ING: Drop in Russian foreign debt confirms improvement in the capital outflow structure

ING: Drop in Russian foreign debt confirms improvement in the capital outflow structure
Russian banks and other corporates reduced foreign debt by $11bn in 3Q20
By Dmitry Dolgin chief economist Russia at ING in Moscow October 14, 2020

Russian banks and other corporates reduced foreign debt by $11bn in 3Q20 after a similar spike in 2Q20. The swings here could be technical, but the 3Q20 drop confirms that the private capital outflow unrelated to foreign debt seems to have stabilised. This is a promising future sign for the balance of payments.

Corporate foreign debt reversed its previous gains, suggesting technical nature of recent flows The recently released foreign debt statistics for 3Q20 provide additional colour to the broader balance of payments we covered earlier.

Nominal corporate foreign debt (of banks and non-financial companies) dropped by $17bn in 3Q20 to $388bn as of the end of 3Q20. However, as up to 45% of the corporate debt is denominated in € and RUB, a significant portion of the 3Q20 nominal growth reflects paper decline due to the quarterly depreciation of $RUB from 70.4 to 78.8, partially mitigated by the appreciation of EUR$ from $1.12 to $1.17. Adjusted for this effect, the actual decline in corporate foreign debt was around $11bn, in our estimates.

This $11bn decline mirrors the similar increase for 2Q20, which we now estimate at $10bn (higher than our initial $7bn assessment) following a CBR update on the foreign debt currency structure. The swings in foreign debt between 2Q and 3Q seem to be in line with seasonality, but the size of the quarterly moves appears quite large. Remember, corporate foreign debt has remained stable since 2019 after the sanction-driven net redemption we saw in 2014-18.

As for the foreign debt structure, the fluctuations in the last two quarters are driven not by core items, such as debt to direct investors, loans and deposits, debt securities, trade finance, or leasing, but rather by the non-transparent 'other' item.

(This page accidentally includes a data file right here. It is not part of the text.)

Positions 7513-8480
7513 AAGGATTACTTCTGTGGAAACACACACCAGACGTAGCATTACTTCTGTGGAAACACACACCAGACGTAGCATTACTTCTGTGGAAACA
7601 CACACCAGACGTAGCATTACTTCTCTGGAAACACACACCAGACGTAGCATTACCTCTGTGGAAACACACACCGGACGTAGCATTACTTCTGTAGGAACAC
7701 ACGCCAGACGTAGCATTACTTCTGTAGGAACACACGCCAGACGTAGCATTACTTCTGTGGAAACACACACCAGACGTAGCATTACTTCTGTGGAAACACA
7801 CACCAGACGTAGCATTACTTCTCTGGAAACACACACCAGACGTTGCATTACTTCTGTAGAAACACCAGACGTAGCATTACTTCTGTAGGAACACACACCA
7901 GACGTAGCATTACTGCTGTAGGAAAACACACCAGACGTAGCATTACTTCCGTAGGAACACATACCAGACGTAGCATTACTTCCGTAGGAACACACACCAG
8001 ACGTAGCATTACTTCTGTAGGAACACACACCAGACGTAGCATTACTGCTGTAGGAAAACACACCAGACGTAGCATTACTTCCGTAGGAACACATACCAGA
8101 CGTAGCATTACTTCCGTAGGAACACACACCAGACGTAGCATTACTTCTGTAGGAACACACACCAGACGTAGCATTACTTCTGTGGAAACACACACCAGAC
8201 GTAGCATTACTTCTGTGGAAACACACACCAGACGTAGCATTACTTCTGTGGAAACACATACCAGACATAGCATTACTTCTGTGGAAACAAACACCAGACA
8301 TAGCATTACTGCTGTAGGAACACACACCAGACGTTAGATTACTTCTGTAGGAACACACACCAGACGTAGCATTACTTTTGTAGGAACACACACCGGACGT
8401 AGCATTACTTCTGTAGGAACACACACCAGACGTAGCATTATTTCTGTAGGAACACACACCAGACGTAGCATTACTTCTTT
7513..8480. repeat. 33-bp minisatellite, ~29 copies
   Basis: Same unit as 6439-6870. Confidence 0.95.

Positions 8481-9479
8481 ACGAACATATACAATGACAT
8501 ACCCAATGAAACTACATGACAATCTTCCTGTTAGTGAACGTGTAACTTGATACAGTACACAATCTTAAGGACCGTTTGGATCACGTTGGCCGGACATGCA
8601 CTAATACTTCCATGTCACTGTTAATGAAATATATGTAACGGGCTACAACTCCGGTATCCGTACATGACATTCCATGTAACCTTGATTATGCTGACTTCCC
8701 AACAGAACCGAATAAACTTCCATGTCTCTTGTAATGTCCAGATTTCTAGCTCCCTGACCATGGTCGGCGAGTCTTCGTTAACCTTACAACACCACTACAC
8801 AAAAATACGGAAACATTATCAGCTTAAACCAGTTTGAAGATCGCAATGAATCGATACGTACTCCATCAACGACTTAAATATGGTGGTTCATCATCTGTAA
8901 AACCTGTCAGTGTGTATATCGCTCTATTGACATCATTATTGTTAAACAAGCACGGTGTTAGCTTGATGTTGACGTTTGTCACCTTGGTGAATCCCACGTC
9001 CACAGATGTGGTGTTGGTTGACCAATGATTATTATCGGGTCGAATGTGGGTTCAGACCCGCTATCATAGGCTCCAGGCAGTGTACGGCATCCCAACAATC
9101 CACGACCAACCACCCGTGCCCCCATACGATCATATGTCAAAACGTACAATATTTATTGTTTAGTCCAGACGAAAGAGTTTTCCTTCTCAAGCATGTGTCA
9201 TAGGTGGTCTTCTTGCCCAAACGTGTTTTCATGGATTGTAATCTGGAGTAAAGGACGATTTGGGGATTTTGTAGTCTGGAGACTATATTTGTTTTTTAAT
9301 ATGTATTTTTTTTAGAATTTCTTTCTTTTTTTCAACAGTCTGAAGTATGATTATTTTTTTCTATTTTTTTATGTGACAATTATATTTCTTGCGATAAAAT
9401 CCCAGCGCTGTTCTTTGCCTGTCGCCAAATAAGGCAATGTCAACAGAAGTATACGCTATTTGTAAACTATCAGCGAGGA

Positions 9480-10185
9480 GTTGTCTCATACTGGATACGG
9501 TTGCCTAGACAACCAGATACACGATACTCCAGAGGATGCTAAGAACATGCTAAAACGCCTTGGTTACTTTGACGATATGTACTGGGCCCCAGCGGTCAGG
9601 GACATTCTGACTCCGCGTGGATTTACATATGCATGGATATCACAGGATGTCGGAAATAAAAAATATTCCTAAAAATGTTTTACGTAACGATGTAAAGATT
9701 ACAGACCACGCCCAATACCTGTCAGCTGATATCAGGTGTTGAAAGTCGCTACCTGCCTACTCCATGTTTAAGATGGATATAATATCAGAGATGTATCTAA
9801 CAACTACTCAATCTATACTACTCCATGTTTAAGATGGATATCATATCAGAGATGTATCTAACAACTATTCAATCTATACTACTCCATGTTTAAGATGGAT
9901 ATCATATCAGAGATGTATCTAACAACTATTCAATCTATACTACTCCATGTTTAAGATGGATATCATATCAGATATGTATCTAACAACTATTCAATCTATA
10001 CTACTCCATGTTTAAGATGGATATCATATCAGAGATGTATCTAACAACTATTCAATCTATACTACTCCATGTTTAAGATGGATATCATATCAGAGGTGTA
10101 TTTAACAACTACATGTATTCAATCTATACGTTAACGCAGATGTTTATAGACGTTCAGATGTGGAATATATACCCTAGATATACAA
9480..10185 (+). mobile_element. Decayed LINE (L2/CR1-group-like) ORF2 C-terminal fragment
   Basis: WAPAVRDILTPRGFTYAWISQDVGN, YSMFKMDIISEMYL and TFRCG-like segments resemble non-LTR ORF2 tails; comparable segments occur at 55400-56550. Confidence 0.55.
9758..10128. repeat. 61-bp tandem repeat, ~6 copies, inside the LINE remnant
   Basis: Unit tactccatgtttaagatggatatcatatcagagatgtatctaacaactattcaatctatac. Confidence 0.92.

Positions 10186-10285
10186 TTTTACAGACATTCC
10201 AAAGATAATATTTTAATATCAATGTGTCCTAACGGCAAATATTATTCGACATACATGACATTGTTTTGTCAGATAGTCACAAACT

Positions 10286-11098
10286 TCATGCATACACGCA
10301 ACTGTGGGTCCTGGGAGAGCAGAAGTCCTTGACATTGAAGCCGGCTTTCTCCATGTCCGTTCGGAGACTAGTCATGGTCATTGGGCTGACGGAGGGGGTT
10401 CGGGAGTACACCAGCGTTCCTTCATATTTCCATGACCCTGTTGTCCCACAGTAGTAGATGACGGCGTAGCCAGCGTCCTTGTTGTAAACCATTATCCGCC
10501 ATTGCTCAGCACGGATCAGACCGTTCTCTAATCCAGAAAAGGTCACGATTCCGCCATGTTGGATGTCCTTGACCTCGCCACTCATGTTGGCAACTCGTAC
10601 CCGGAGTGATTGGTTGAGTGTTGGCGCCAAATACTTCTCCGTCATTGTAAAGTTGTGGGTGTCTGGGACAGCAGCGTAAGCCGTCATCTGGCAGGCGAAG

Looking at the broader balance of payments, these flows are counterbalanced by swings in outward trade finance and advances.

This suggests that the recent swings in foreign debt are more likely to reflect technical intra-group corporate transactions rather than market activity. On the macro level, the persistent sanction environment for the key publicly traded corporates, and lack of investment demand, are favouring stable foreign debt.

Stabilisation of corporate foreign debt confirms improvement in the capital flow structure The corporate foreign debt dynamic for the last two quarters confirms the stabilisation of the foreign debt in the medium term, alleviating some of the concerns we had following the 2Q20 release. Moreover, it supports our more recent conclusion that the structure of the capital account improved in 3Q20. While the 2Q20 net private capital outflow was reported at $10.5bn despite the $10bn increase in the corporate foreign debt (meaning up to $20bn increase in foreign assets), in 3Q20 the capital outflow was reduced to $US7.9bn and is fully explained by the foreign debt redemption.

In other words, the foreign asset accumulation, which we attribute to low local trust, seems to have stabilised, which is a promising sign for the balance of payments. Assuming trends observed in 3Q20 continue until the end of the year, we expect to see net private capital inflow in 4Q20 of around $5bn after four consecutive quarters of outflows. The drop in the corporate foreign debt fully explains the net private capital outflow in 3Q20 and suggests that other components of the capital account (mainly accumulation of foreign assets) have stabilised. This a positive sign for the balance of payments, suggesting fundamental support to the ruble from local players. Meanwhile, remember that RUB's vulnerability to foreign portfolio flows (driven by both EM risk appetite and Russia's country-specific risks) remains a factor of uncertainty for the FX market, especially in the next three to four weeks.


Dmitri Dolgin is the Chief Economist, Russia, at ING in Moscow. This note first appeared on ING’s “Think” portal here.

Content Disclaimer: This publication has been prepared by ING solely for information purposes irrespective of a particular user's means, financial situation or investment objectives. The information does not constitute investment recommendation, and nor is it investment, legal or tax advice or an offer or solicitation to purchase or sell any financial instrument. Read more